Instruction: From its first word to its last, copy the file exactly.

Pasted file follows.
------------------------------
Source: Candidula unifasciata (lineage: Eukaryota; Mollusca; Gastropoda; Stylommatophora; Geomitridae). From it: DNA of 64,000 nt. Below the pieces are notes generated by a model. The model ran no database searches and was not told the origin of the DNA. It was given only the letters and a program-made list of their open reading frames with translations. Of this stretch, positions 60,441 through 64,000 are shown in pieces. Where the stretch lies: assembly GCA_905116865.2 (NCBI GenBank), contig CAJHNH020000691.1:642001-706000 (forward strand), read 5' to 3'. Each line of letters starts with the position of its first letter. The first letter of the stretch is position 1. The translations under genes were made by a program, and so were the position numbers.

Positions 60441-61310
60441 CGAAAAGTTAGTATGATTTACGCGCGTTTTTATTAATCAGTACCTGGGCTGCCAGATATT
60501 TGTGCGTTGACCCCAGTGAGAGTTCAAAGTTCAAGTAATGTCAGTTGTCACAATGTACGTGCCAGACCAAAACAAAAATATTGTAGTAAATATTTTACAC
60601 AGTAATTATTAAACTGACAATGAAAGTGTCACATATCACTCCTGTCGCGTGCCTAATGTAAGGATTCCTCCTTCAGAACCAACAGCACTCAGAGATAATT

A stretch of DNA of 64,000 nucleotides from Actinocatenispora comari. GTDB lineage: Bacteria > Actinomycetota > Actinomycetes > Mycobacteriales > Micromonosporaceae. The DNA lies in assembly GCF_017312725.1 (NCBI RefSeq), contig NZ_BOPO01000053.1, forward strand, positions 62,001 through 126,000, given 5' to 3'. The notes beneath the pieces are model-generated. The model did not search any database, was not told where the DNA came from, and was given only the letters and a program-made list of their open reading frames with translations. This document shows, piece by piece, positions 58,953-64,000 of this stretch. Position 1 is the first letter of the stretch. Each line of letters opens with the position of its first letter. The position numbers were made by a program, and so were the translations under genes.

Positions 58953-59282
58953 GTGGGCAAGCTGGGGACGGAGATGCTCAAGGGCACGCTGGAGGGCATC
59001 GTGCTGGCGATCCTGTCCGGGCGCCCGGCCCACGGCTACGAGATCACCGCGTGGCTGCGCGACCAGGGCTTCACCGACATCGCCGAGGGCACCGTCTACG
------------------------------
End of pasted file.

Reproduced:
Source: Candidula unifasciata (lineage: Eukaryota; Mollusca; Gastropoda; Stylommatophora; Geomitridae). From it: DNA of 64,000 nt. Below the pieces are notes generated by a model. The model ran no database searches and was not told the origin of the DNA. It was given only the letters and a program-made list of their open reading frames with translations. Of this stretch, positions 60,441 through 64,000 are shown in pieces. Where the stretch lies: assembly GCA_905116865.2 (NCBI GenBank), contig CAJHNH020000691.1:642001-706000 (forward strand), read 5' to 3'. Each line of letters starts with the position of its first letter. The first letter of the stretch is position 1. The translations under genes were made by a program, and so were the position numbers.

Positions 60441-61310
60441 CGAAAAGTTAGTATGATTTACGCGCGTTTTTATTAATCAGTACCTGGGCTGCCAGATATT
60501 TGTGCGTTGACCCCAGTGAGAGTTCAAAGTTCAAGTAATGTCAGTTGTCACAATGTACGTGCCAGACCAAAACAAAAATATTGTAGTAAATATTTTACAC
60601 AGTAATTATTAAACTGACAATGAAAGTGTCACATATCACTCCTGTCGCGTGCCTAATGTAAGGATTCCTCCTTCAGAACCAACAGCACTCAGAGATAATT

A stretch of DNA of 64,000 nucleotides from Actinocatenispora comari. GTDB lineage: Bacteria > Actinomycetota > Actinomycetes > Mycobacteriales > Micromonosporaceae. The DNA lies in assembly GCF_017312725.1 (NCBI RefSeq), contig NZ_BOPO01000053.1, forward strand, positions 62,001 through 126,000, given 5' to 3'. The notes beneath the pieces are model-generated. The model did not search any database, was not told where the DNA came from, and was given only the letters and a program-made list of their open reading frames with translations. This document shows, piece by piece, positions 58,953-64,000 of this stretch. Position 1 is the first letter of the stretch. Each line of letters opens with the position of its first letter. The position numbers were made by a program, and so were the translations under genes.

Positions 58953-59282
58953 GTGGGCAAGCTGGGGACGGAGATGCTCAAGGGCACGCTGGAGGGCATC
59001 GTGCTGGCGATCCTGTCCGGGCGCCCGGCCCACGGCTACGAGATCACCGCGTGGCTGCGCGACCAGGGCTTCACCGACATCGCCGAGGGCACCGTCTACG